H.E. Mr. Yoweri Museveni
President of Uganda
In Nairobi, JAPAN and the WORLD conducted an interview with H.E. Mr. Yoweri Museveni, the President of Uganda to get an insight on Uganda’s strategies to increase its export to Japan.
—What in your opinion does TICAD mean for Africa?
TICAD is all about prosperity and security. I think these are the two most important words. Prosperity, in a modern sense, means business. I produce something and you buy it, and by doing so, you are supporting me. You are supporting my ability to get money and create jobs. Similarly, if I buy from you, I am supporting you in the same way.
TICAD is all about prosperity and security. I think these are the two most important words.
Therefore, this is one of the most important points in this relationship. Then you have security. There are groups, which pursue other interests, who do not want stability and therefore disrupt the legitimate interest of other people. So, this gathering of Japan and Africa is really important in those two contexts. The contexts of enhancing prosperity for everybody and guaranteeing the security of the peaceful and peace-loving people is how I look at TICAD.
I am one of the most senior officials of TICAD, having attended all TICAD conferences since 1993, missing only one, so I can say that knowledge has been achieved through the TICAD process because part of the problem in the world is that people are not well informed; therefore these meetings help to understand one another. As time goes on, issues are defined more clearly and the clearer the issues are, the lesser the chances for misunderstandings to arise.
—And what about for Uganda? Are there any key sectors that you would like to see the Japanese more involved in through TICAD?
There are so many. First of all, market access for Uganda goods in Japan. We have been buying special vehicles and machinery from Japan, and so we want Japan to also buy products from Uganda. So market access is number one, then investments by Japanese companies in Uganda, which would be good for them and also good for us. Japan is already supporting us in infrastructure. They build roads, power transmissions, and they are building a bridge across the Nile. I also proposed having Japanese tourists come to Uganda. So, those four areas: market access, infrastructure, private sector investments, and tourism, are where we would mutually benefit from.
Japan has good technology and, in fact, Uganda is going to buy earth-moving equipment from Japan. They gave us a credit, so we are buying and paying a down payment on the equipment.
—How does Uganda work to get more products into the Japanese Market?
At the just concluded TICAD VI Conference in Nairobi, with Prime Minister Shinzo Abe, I held a bilateral Summit meeting, in which we discussed issues related to infrastructure, trade and investment, and tourism, as well as Human Resource Development.
We both agreed for the technical officials to have working level discussions on the implementation of these issues. We are preparing for these meetings already.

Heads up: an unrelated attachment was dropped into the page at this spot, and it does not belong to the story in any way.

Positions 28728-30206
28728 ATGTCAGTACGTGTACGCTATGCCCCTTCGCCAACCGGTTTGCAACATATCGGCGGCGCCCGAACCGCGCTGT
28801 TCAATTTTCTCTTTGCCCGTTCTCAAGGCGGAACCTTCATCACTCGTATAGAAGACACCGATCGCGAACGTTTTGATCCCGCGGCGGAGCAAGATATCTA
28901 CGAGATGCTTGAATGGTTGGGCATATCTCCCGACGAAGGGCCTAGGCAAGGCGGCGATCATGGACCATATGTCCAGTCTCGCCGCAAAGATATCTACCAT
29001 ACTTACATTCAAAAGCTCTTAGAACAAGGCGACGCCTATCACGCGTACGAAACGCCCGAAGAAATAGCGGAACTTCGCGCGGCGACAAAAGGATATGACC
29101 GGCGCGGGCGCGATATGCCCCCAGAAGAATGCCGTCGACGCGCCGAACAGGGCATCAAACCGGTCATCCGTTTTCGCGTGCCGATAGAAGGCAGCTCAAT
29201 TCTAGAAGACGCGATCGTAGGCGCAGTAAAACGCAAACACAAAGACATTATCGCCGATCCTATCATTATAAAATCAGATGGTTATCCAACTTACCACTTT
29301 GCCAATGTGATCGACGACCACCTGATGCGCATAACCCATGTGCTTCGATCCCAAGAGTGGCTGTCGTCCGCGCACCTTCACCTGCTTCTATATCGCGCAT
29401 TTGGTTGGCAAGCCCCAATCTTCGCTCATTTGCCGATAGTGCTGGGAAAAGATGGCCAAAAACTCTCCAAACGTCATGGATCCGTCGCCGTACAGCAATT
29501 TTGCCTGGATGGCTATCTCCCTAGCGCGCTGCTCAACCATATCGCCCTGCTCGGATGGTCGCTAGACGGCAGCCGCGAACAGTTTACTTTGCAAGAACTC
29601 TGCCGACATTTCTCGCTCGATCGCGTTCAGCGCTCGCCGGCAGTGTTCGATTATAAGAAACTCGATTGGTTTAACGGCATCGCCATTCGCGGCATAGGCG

The Japanese market is big and well organized, but still not particularly open to some African agricultural products.
However, the Japanese market is big and well organized, but still not particularly open to some African agricultural products. Agriculture is the backbone of many African countries, employing 60% to 70% of the population and contributing to about 32% of the GDP. Market accessibility and the removal of trade barriers would certainly increase exportation of Ugandan products to Japan. Japan is amongst the top five importers of Uganda and this is an indication of good relations. However, Trade remains unbalanced in favor of Japan.
Cooperation between the private sectors of both Uganda and Japan can help ease the trade imbalance. A case that can be cited is the joint venture between Uganda Garment Industries Limited and Yamato Japan that was established in 1965 and was very successful. Smiley Earth, a towel producing company, for example, has a reliable and stable team of excellent organic cotton producing partners in Uganda. This indicates that, our country is stable and its partners are assured of a conducive business environment.
Compliance to commodity standards remains a challenge for potential Ugandan exporters. There needs to be an upgrading of production technology and a field in which Japan has expertise. We hope to enlist the technical support of Japan External Trade Organization (JETRO) in this aspect. Contract farming and identification of supermarket chains would assist in ironing out the trade barriers by ascertaining conformity to standards and improving product quality. Sasakawa Global 2000, Jali – Uganda (Far East), Smiley Earth, Crystal Coffee and a few others have been instrumental in this, but more companies need to come on board.
The Ambassador of Uganda to Japan, H.E. Ms. Betty Grace Akech-Okullo, in conjunction with Ideologie International launched a project titled “EAST X EAST” that aims to facilitate Japanese SMEs access to Uganda. The Embassy is wide open to receiving more Japanese companies and traders.
—What type of products would be a good fit for it?
Agricultural exports still form a big percentage of total exports from Uganda to external markets. Top exports from Uganda are coffee, cotton, tobacco, fish, sesame, sheer-nuts, tea, and fruits, as well as horticultural and dairy products, which can be exported to Japan.
Agricultural exports still form a big percentage of total exports from Uganda to external markets.
Uganda also has minerals and other related precious metals that can be exported to Japan.
Labor externalization to Japan could see some Ugandans employed in Japan’s industrial sector. This does not only mutually benefit both countries, but also is an avenue for technological transfer and could enable good mutual cooperation between the two countries.